- The server or server and partner usually stay at the baseline until the first return has been hit back and bounced once.
- At the beginning of a doubles game before any serving, the score is 0-0. Then the side serving first gets only one fault before their side is out, meaning that their opponents serve next. After the first fault each side gets 2 faults (one for each team member serving) before their side is "out".
- In singles play, each side gets only one fault before a side out and the opponent then serves. The server's score will always be even (0, 2, 4, 6, 8, 10...) when serving from the right side, and odd (1, 3, 5, 7, 9...) when serving from the left side (singles play only).
Rules for those in wheelchairs are similar to the standing rules with minor alternatives. The player’s wheelchair is considered to be part of the player's body and all applicable rules that usually apply to the body will also apply to the player's wheelchair. A pickleball player in a wheelchair is allowed two bounces instead of the one a stand-up player would receive. When a player in a wheelchair is serving the ball, they must be in a stationary position. They are then allowed one push before striking the ball for service. When the player strikes the ball, the wheels of the wheel chair shall not touch any baselines, sidelines, center lines or the extended center or sidelines. When there is a mixed game of those in wheelchairs and those standing, the applicable rules apply for those players respectively. Standing players will adhere to the standing pickleball rules and the wheelchair players will adhere to the wheelchair pickleball rules.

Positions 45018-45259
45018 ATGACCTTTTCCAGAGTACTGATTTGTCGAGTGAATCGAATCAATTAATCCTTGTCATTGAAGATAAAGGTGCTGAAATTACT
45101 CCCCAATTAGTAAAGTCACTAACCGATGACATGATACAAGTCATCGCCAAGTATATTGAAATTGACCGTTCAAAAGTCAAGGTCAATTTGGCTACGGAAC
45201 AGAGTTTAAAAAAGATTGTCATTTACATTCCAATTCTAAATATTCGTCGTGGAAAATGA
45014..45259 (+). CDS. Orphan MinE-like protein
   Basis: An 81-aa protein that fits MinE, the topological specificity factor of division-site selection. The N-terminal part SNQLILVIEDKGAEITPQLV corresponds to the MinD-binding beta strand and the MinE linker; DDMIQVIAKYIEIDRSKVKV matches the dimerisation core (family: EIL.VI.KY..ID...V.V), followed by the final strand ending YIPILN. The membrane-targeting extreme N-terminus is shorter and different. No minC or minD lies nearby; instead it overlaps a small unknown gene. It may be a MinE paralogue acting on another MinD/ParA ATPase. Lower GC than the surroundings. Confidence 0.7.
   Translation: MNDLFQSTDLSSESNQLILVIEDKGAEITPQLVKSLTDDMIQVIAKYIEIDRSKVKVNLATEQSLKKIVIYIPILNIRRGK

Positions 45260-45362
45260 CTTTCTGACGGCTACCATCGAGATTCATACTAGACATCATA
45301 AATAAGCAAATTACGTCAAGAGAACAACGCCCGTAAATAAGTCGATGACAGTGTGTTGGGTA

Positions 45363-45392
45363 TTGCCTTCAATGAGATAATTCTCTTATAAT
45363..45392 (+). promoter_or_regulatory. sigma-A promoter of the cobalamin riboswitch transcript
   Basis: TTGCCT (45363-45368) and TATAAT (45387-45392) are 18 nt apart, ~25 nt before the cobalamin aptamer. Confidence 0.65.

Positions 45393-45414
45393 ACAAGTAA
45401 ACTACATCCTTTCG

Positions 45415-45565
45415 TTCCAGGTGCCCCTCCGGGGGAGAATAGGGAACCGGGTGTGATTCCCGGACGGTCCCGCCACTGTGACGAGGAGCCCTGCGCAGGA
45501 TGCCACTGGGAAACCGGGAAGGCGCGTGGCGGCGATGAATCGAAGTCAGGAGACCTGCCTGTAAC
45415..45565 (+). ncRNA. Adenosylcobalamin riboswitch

If you’ve just started playing pickleball you may be confused by some of the funny terminology used in the sport. We’ve compiled a starter’s list of common lingo used in pickleball including just a few terms used to describe the court, equipment, scoring and other slang you might hear while playing the game. Below you will find 18 of the most common terms used in the game of Pickleball. Learning, identifying, and actively using these pickleball terminologies will help you to learn and master the game quickly.